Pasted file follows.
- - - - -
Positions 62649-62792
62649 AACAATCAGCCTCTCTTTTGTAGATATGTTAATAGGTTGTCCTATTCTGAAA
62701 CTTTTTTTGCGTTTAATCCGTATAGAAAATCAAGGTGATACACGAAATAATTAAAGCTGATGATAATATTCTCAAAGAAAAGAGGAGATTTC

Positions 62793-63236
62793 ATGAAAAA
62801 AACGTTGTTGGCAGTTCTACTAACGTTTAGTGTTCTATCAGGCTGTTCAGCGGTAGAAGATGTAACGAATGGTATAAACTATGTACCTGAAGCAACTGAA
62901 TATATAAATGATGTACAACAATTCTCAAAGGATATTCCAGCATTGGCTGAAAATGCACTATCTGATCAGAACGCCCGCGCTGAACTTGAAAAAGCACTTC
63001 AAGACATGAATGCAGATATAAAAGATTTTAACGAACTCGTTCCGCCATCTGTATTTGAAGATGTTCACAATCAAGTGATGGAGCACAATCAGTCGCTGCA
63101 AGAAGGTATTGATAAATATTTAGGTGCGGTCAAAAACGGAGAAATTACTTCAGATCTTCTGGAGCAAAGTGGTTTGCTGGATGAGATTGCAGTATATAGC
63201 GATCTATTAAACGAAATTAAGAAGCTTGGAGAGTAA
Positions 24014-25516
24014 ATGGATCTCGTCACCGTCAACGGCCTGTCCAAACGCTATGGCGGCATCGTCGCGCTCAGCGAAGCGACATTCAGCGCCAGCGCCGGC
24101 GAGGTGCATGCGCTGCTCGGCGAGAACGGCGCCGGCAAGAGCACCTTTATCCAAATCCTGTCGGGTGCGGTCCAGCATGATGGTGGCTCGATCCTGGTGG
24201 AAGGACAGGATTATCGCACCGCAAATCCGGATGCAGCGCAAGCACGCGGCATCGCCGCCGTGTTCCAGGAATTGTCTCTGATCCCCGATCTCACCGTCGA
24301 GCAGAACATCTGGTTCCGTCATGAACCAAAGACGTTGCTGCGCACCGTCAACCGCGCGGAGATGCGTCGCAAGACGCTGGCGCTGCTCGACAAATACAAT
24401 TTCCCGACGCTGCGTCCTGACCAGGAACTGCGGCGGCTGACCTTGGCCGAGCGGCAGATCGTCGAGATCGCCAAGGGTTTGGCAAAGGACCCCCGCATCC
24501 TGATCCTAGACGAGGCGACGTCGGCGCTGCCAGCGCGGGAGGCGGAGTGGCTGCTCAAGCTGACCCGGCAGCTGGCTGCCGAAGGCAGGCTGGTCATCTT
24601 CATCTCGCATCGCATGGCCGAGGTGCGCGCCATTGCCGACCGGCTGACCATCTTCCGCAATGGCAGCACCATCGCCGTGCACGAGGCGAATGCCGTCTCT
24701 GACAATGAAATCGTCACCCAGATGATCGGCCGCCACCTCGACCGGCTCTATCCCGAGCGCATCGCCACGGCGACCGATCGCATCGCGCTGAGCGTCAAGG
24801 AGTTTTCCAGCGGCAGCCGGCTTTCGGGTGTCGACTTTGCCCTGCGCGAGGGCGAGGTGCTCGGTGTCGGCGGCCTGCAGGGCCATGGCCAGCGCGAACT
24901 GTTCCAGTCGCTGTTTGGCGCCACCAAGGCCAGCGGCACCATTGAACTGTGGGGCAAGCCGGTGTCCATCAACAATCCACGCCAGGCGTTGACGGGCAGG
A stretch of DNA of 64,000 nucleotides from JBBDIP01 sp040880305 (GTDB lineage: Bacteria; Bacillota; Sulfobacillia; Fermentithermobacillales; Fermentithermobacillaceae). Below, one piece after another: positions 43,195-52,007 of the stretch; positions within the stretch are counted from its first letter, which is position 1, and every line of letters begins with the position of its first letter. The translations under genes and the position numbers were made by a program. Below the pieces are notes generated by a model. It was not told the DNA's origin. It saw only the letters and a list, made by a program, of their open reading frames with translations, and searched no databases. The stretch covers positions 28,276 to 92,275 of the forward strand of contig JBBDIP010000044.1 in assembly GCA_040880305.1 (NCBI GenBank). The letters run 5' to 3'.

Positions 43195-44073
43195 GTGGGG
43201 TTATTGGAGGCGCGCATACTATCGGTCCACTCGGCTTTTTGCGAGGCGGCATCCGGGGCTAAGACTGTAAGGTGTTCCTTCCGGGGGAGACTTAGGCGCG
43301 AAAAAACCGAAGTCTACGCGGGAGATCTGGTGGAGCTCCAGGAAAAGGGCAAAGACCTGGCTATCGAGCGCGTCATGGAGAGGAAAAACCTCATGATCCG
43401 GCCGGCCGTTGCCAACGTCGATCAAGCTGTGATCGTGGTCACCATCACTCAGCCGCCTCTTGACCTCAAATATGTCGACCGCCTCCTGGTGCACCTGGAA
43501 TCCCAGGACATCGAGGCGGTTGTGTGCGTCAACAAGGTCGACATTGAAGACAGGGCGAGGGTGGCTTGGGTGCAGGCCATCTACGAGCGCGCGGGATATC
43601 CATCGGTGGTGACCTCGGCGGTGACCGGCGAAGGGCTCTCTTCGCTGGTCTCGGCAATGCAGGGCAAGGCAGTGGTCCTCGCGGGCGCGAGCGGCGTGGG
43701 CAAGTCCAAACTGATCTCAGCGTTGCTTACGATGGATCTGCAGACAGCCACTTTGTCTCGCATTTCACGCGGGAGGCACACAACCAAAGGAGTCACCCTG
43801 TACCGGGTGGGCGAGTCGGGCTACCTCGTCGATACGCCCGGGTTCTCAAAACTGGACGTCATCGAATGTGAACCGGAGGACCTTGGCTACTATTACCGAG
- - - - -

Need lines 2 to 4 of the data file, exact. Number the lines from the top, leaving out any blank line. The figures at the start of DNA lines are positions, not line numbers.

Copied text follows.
62649 AACAATCAGCCTCTCTTTTGTAGATATGTTAATAGGTTGTCCTATTCTGAAA
62701 CTTTTTTTGCGTTTAATCCGTATAGAAAATCAAGGTGATACACGAAATAATTAAAGCTGATGATAATATTCTCAAAGAAAAGAGGAGATTTC

Positions 62793-63236